(by John Garziglia) The FCC in a just-adopted decision made it easier for a foreign investor to own a part of, or all of, a US broadcast station. Further, an entity with a foreign-ownership interest, once approved by the FCC, will be able to apply that approval to the subsequent acquisition of any other television or radio stations. The FCC also made more efficient the process by which publicly traded entities may demonstrate ownership by the requisite percentage of US citizens.
The full text of yesterday’s FCC order is yet to be released. Here is how, as a practical matter, the FCC decision is likely to affect radio station ownership and, through expanded investment opportunities, possibly increase station values.
Foreign ownership of U.S. radio stations is limited by the Communications Act — only a US citizen can directly own a broadcast station. That will not change. For a corporate entity licensee, the Communications Act sets a firm 20% limit on direct ownership by non-US citizens.
The FCC’s streamlining of foreign ownership procedures impacts the indirect, or parent level, ownership of broadcast station entities. Indirect foreign ownership in broadcast station licensee entities under the Communications Act is subject to a 25% benchmark limit above which FCC must issue a specific approval. The FCC adopted streamlined procedures for approvals of up to 100% foreign ownership in a controlling US parent corporation of a broadcast station licensee entity.
Until 2013, the FCC banned any foreign investment in US broadcast stations that were greater than 25%. Even with the relaxation of this 25% limit in 2013, however, there were no standardized FCC approval procedures for indirect ownership in excess of 25%.
Previously, the FCC adopted standardized procedures for non-broadcast FCC-regulated entities such as common carriers owning telephone companies. Now, as a result of this decision, there is also a standardized filing and review process for indirect foreign ownership of broadcast stations in excess of 25%. Additionally, once an entity’s foreign ownership in excess of 25% is approved, that entity will be able to acquire additional stations in any service (AM, FM, or TV), and in any geographic area, without further foreign ownership approvals.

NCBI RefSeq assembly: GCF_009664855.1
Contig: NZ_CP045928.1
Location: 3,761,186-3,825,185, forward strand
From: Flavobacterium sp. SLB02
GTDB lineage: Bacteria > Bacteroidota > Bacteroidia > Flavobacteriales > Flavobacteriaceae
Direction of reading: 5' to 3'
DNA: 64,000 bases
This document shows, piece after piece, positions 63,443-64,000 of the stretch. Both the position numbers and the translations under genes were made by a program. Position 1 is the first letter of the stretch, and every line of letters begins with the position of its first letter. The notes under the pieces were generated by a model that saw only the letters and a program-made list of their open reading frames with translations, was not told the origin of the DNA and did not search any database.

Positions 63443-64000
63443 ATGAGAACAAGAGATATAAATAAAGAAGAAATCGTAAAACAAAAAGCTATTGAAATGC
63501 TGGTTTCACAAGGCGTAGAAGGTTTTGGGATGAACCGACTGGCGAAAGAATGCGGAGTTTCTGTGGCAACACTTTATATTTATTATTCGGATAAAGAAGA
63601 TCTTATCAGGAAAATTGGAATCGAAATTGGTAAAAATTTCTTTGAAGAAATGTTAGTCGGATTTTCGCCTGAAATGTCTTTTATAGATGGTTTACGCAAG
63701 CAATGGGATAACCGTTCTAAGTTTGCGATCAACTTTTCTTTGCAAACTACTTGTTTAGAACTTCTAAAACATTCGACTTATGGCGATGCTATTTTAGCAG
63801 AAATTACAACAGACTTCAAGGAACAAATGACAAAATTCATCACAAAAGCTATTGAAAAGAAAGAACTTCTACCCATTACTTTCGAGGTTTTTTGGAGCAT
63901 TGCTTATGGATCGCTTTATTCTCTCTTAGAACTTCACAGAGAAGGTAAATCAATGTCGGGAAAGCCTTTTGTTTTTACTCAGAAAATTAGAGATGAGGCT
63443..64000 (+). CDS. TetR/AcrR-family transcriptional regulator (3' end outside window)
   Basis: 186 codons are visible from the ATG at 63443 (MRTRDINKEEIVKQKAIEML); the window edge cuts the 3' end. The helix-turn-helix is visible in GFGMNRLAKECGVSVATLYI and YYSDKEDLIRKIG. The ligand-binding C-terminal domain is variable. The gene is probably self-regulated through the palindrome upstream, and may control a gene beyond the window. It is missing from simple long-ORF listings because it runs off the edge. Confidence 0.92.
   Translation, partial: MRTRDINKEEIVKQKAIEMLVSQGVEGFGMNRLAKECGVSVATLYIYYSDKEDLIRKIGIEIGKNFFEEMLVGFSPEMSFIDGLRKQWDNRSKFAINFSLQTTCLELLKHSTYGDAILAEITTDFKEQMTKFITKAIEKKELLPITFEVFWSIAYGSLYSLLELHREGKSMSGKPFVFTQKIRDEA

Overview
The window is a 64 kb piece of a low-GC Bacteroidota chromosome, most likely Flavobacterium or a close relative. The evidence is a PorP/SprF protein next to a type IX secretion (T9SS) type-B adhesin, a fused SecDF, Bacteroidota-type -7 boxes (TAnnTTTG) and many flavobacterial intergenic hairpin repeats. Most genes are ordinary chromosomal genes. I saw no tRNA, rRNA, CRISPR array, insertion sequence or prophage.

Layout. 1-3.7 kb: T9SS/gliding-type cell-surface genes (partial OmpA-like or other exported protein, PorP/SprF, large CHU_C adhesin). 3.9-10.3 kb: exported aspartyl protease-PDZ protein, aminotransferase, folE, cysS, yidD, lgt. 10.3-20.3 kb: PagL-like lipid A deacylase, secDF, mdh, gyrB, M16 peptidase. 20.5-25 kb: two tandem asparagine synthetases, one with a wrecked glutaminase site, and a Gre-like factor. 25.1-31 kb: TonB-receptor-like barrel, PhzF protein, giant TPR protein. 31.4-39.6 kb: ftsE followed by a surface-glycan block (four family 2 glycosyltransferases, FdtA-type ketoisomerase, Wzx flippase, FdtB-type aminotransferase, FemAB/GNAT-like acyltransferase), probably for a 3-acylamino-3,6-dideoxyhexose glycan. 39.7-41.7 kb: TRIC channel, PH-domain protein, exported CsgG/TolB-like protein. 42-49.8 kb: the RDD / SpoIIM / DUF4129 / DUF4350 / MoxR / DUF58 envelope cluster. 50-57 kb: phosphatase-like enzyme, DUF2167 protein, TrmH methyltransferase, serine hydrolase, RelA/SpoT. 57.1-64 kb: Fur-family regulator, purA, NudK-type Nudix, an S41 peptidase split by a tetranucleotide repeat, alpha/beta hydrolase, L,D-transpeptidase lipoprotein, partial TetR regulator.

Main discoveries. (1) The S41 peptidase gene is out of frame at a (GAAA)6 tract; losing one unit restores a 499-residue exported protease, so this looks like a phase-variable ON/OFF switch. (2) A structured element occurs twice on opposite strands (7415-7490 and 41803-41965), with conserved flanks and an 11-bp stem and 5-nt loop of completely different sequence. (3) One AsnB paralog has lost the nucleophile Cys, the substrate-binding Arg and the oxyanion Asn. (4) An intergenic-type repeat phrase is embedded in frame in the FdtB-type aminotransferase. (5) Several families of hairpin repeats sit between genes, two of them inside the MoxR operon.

Equally as significant is a change in FCC procedures on how foreign ownership is calculated for a publicly traded entity. Previously, the FCC required that surveys or random samples of stockholders be performed to ascertain citizenship. This survey or sample exercise was often meaningless since upwards of 85% of publicly traded shares are held by institutions or individuals on behalf of third-parties.
Now, the FCC will focus only on the citizenship of those stockholders with a greater than 5% interest in the publicly-traded entity. This greatly reduces the burden of assessing whether an entity falls within the FCC’s 20% direct foreign interest restriction and the more relaxed 25% indirect foreign ownership benchmark. Non-broadcaster publicly traded entities that, under the previous procedures could not easily prove their US citizen ownership, may now be encouraged to more actively consider broadcast station ownership.
The FCC’s streamlining of indirect foreign ownership in excess of 25% will have two effects on our radio industry. First, it brings broadcasters closer to the regulatory scheme of other industries in terms of restrictions on non-US citizen ownership. Just as our neighborhood grocery stores or movie theaters may now be owned by a foreign entity, indirect foreign ownership of radio stations may also become more prevalent. More radio station investors often results in bumps in station values.
Second, because other nations often reciprocate in regulatory spheres, US broadcasters may find future foreign nation radio station ownership opportunities. US broadcasting is the envy of the world. There are likely many nations to which US broadcasting excellence is both transferable and welcome. The reciprocal opening of foreign opportunities to US broadcasters may be one of the ancillary benefits of today’s FCC streamlining of foreign ownership rules and procedures.
John F. Garziglia is a Communications Law Attorney with Womble Carlyle Sandridge & Rice in Washington, DC, and can be reached at (202) 857-4455. or [email protected]